A Coalesce Workspace is an area where data pipelines are developed that point to a single git branch and a development set of Snowflake schemas. One or more users can access a single Workspace. Typically there are several Workspaces within a Project, each with a specific purpose (such as building different features). Workspaces can be duplicated (branched) or merged together.

A Coalesce Environment is a target area where code and job definitions are deployed to. Examples of an environment would include QA, PreProd and Production.

It isn't possible to directly develop code in an Environment, only deploy to there from a particular Workspace (branch). Job definitions in environments can only be run via the CLI or API (not the UI). Environments are shared across an entire project, therefore the definitions are accessible from all workspaces. Environments should always point to different target schemas (and ideally different databases), than any Workspaces.

About this guide

The exercises in this guide use the sample data provided with Snowflake trial accounts. This data is focused on fictitious commercial business data including supplier, customer, and orders information. For a full overview of the TPC-H schema, please visit Snowflake's documentation.

To complete this lab, please create free trial accounts with Snowflake and Coalesce by following the steps below. You have the option of setting up Git-based version control for your lab, but this is not required to perform the following exercises. Please note that none of your work will be committed to a repository unless you set Git up before developing.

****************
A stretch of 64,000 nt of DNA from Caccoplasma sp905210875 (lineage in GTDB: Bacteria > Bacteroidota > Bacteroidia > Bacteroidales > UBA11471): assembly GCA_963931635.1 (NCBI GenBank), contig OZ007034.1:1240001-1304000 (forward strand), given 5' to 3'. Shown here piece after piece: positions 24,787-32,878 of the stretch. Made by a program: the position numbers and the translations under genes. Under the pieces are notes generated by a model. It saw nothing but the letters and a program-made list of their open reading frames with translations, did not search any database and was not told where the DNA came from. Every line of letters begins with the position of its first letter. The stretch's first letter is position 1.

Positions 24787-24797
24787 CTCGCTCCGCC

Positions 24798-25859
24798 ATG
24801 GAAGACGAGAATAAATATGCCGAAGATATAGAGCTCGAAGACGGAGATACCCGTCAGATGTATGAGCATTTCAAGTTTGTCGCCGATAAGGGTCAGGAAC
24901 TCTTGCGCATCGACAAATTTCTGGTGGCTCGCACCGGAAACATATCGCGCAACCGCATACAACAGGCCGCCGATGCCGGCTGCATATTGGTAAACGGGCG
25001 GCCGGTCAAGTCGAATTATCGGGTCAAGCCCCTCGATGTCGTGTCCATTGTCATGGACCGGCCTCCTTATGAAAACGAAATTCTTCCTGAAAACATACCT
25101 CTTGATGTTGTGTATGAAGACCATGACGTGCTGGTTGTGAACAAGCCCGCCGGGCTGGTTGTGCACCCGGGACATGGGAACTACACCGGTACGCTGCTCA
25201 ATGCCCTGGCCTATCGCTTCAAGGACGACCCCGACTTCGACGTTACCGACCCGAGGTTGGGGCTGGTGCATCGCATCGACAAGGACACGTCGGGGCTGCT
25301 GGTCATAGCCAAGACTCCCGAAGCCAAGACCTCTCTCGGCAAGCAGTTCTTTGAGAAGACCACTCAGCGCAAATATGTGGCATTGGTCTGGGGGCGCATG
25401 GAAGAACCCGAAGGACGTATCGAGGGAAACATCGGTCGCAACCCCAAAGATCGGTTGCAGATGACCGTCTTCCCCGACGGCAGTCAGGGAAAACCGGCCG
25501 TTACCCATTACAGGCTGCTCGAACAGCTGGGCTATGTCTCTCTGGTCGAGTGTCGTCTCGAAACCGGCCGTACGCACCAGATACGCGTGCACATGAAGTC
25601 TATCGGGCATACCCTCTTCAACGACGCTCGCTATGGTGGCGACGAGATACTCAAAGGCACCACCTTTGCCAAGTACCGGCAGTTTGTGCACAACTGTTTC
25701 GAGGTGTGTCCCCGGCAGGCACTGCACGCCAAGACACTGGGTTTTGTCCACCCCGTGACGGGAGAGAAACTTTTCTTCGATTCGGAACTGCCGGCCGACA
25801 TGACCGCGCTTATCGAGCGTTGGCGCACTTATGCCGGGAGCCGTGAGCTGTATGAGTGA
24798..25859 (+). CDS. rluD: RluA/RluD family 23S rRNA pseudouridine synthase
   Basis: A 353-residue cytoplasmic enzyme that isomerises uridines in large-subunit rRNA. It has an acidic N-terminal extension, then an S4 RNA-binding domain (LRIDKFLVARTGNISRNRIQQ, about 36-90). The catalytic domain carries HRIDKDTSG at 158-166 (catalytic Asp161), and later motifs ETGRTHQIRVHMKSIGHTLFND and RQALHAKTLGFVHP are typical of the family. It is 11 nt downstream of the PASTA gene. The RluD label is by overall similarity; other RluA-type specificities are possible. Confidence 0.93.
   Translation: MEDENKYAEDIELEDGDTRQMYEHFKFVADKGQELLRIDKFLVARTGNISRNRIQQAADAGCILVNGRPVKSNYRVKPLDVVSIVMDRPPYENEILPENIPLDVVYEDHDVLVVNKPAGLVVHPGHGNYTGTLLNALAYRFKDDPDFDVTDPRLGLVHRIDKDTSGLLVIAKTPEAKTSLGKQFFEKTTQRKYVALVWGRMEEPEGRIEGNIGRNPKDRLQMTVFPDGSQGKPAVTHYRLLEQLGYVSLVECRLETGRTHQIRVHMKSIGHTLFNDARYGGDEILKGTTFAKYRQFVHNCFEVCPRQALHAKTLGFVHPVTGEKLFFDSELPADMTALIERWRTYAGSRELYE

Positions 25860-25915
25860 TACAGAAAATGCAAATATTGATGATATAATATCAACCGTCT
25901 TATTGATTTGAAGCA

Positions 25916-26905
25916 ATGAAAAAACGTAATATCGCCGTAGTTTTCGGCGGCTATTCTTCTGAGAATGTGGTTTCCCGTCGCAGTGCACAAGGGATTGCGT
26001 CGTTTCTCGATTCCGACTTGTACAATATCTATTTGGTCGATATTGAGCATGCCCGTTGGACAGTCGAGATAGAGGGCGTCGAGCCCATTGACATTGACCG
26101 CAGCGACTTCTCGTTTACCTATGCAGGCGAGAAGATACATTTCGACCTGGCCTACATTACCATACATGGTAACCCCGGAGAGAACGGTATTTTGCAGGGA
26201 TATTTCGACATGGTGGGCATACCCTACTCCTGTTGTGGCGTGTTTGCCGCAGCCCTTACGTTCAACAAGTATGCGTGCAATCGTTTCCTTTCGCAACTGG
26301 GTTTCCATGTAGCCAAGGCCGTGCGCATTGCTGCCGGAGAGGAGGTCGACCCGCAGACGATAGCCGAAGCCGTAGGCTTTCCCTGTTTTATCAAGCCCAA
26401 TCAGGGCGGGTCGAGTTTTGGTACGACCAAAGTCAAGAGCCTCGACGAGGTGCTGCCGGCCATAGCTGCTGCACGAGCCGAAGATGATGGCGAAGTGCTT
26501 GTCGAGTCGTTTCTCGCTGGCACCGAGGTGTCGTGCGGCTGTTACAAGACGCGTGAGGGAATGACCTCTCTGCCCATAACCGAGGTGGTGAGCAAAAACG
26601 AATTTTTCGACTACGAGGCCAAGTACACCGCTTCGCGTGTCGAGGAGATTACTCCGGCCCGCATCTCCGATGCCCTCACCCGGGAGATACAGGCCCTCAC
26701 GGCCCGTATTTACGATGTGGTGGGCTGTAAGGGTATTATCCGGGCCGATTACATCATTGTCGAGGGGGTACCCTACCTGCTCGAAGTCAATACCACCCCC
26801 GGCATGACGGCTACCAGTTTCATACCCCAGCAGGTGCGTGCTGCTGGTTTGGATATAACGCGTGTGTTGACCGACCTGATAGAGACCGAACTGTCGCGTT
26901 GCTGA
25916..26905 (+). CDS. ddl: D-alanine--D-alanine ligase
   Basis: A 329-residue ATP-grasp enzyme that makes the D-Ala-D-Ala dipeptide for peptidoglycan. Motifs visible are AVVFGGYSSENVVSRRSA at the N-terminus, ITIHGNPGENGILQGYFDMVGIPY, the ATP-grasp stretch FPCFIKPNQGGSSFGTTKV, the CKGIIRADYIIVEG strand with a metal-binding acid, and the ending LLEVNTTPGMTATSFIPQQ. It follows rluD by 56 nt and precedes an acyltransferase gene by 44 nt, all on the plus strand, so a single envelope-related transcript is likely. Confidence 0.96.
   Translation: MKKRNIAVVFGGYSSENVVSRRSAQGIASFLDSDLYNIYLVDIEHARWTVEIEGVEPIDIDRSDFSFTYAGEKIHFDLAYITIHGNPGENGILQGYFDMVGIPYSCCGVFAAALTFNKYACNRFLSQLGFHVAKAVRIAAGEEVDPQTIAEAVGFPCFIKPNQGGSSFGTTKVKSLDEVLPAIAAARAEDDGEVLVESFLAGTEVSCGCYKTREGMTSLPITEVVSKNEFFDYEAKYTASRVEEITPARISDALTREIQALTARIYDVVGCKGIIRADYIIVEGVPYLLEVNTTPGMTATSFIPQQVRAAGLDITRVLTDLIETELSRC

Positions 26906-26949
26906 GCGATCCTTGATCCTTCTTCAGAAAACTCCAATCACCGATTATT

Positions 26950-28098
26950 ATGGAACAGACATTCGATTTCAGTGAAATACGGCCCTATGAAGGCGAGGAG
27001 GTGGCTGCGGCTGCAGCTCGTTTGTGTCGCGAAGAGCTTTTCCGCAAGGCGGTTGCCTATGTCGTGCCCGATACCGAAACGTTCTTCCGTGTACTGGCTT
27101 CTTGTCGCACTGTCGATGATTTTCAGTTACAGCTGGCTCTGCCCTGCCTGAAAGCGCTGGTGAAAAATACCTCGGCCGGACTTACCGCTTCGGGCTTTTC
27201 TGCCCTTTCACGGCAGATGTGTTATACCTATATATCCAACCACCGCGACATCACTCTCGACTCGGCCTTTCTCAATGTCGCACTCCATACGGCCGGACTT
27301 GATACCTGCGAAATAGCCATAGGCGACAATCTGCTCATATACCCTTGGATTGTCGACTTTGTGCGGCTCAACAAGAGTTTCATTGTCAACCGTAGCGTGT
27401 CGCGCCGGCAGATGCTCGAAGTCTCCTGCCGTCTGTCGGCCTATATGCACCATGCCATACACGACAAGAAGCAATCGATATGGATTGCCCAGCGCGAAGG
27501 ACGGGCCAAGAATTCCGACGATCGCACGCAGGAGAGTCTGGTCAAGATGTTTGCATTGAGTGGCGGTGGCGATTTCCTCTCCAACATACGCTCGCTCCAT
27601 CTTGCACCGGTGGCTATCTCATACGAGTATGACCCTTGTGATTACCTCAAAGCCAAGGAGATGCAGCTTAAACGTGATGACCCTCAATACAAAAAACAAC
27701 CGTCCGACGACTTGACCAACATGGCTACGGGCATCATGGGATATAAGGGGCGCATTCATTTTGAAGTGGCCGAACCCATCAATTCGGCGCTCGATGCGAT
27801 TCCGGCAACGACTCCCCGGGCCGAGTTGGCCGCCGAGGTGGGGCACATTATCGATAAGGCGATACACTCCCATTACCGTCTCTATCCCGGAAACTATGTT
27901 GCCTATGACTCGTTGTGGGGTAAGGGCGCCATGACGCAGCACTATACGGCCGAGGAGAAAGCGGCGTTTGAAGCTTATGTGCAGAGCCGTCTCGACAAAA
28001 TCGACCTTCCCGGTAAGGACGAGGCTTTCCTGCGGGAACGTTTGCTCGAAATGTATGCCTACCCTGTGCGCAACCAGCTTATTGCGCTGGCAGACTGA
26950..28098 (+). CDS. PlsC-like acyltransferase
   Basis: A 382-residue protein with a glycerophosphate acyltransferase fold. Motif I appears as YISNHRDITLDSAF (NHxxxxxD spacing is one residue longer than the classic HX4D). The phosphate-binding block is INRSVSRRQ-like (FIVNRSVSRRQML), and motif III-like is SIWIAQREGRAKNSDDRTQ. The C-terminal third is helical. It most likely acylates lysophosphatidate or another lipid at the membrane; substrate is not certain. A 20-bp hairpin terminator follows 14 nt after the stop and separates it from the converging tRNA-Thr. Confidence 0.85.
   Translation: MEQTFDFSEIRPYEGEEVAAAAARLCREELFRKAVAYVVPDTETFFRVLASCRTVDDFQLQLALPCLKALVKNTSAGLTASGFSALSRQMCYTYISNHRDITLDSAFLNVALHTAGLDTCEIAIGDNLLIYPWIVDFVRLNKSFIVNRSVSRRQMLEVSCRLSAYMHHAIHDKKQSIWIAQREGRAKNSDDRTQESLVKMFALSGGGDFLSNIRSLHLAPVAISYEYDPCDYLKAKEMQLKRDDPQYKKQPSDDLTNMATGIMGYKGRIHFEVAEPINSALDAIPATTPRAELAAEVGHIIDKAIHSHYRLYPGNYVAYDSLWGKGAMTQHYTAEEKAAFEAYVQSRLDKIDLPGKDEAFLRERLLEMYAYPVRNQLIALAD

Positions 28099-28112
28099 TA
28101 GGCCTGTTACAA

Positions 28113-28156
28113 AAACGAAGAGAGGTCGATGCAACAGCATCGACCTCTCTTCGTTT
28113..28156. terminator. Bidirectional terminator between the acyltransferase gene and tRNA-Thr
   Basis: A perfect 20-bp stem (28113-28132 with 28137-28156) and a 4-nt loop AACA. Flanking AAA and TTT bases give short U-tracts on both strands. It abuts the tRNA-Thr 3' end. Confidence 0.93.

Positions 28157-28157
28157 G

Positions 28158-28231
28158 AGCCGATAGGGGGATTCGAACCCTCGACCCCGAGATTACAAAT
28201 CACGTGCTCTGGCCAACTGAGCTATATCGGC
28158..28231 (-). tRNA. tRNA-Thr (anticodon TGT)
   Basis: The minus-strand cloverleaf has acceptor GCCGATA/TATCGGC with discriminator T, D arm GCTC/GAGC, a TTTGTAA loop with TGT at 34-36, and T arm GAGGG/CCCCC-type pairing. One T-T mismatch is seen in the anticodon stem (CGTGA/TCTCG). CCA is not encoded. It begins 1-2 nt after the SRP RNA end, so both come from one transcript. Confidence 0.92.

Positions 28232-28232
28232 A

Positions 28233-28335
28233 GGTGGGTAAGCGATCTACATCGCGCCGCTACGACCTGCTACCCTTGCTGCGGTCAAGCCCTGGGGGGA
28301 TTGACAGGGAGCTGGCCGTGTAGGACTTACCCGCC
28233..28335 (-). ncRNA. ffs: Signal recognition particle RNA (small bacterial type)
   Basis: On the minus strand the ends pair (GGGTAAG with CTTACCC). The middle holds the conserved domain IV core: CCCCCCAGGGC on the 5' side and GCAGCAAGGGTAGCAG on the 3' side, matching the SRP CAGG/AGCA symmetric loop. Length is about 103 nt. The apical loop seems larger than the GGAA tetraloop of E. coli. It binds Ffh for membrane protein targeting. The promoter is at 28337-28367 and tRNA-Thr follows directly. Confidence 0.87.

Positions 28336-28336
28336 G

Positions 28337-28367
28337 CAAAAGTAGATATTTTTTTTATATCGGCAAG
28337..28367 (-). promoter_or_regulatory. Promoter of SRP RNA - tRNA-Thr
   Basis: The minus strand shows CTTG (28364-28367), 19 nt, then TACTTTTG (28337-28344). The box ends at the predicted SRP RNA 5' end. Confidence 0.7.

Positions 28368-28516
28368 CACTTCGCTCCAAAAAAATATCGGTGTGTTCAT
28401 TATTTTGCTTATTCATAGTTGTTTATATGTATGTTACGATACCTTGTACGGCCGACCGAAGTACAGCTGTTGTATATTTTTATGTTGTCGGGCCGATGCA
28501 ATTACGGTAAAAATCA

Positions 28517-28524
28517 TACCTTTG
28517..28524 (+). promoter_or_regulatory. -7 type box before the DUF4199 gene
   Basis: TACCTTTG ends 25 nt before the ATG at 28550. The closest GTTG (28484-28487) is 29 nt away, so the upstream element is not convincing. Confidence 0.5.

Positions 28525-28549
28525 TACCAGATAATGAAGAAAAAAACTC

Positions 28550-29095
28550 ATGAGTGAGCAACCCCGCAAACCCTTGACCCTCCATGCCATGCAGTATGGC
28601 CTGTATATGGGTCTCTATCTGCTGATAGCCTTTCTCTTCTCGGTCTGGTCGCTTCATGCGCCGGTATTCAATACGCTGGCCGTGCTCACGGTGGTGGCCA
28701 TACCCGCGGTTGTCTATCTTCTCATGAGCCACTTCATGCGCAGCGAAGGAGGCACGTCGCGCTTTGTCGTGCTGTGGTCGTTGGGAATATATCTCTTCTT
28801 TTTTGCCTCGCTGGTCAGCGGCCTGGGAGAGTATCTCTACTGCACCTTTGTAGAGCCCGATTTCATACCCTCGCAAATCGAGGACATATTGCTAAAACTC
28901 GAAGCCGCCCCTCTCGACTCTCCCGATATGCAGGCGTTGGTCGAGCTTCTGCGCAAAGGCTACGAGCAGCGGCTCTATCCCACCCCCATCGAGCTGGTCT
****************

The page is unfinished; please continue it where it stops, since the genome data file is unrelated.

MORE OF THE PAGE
We recommend using Google Chrome as your browser for the best experience.

Step 1: Create a Snowflake Trial Account

  1. Fill out the Snowflake trial account form here. Use an email address that is not associated with an existing Snowflake account.
  2. When signing up for your Snowflake account, select the region that is physically closest to you and choose Enterprise as your Snowflake edition. Please note that the Snowflake edition, cloud provider, and region used when following this guide do not matter.

  1. After registering, you will receive an email from Snowflake with an activation link and URL for accessing your trial account. Finish setting up your account following the instructions in the email.

Step 2: Create a Coalesce Trial Account with Snowflake Partner Connect

Once you are logged into your Snowflake account, sign up for a free Coalesce trial account using Snowflake Partner Connect. Check your Snowflake account profile to make sure that it contains your fist and last name.

  1. Select Admin > Partner Connect in the navigation bar on the left hand side of your screen and click on the Coalesce button (under Data Integration).
  2. Review the connection information and then click Connect.
  3. When prompted, click Activate to activate your account. You can also activate your account later using the activation link emailed to your address.
  4. Once you've activated your account, fill in your information to complete the activation process.